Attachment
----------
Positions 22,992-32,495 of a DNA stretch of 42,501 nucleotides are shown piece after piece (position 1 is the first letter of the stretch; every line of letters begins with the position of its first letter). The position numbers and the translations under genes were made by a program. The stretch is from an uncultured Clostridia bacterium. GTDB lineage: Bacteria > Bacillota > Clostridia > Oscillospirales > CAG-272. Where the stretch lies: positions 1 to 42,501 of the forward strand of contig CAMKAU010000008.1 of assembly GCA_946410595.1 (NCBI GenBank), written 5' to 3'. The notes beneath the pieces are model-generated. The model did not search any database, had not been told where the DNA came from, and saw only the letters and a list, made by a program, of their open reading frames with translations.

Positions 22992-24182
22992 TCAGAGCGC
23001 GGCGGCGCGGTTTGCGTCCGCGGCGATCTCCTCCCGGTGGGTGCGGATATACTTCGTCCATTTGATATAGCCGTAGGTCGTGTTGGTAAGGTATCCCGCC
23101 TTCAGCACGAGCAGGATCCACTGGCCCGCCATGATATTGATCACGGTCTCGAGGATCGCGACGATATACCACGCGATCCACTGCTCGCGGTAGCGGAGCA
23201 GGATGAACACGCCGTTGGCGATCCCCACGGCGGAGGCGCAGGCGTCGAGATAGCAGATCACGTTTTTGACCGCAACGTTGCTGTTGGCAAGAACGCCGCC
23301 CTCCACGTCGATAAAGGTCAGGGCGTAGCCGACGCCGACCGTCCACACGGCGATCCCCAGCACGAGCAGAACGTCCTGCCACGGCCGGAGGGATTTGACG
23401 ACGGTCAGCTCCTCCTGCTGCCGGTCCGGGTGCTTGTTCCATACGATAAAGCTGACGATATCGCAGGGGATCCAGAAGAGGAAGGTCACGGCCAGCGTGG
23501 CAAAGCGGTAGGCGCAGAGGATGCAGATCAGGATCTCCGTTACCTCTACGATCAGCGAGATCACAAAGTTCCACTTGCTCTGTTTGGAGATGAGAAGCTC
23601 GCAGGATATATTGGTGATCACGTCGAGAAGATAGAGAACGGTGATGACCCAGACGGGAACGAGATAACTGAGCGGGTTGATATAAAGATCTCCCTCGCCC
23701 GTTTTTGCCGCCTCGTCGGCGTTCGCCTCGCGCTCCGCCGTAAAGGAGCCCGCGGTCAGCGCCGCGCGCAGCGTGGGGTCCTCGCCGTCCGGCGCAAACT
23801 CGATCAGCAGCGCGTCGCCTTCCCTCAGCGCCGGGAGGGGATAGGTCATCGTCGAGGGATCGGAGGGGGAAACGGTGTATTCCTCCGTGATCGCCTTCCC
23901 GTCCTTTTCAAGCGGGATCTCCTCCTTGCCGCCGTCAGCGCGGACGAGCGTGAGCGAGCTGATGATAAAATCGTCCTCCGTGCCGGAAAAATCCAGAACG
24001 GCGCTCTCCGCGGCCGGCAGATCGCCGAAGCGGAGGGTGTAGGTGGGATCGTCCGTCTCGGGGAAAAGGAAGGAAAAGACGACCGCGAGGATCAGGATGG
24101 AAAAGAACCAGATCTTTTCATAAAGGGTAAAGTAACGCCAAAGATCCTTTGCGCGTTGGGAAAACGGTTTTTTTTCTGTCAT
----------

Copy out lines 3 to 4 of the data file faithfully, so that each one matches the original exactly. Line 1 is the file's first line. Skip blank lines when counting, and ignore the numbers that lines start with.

22992 TCAGAGCGC
23001 GGCGGCGCGGTTTGCGTCCGCGGCGATCTCCTCCCGGTGGGTGCGGATATACTTCGTCCATTTGATATAGCCGTAGGTCGTGTTGGTAAGGTATCCCGCC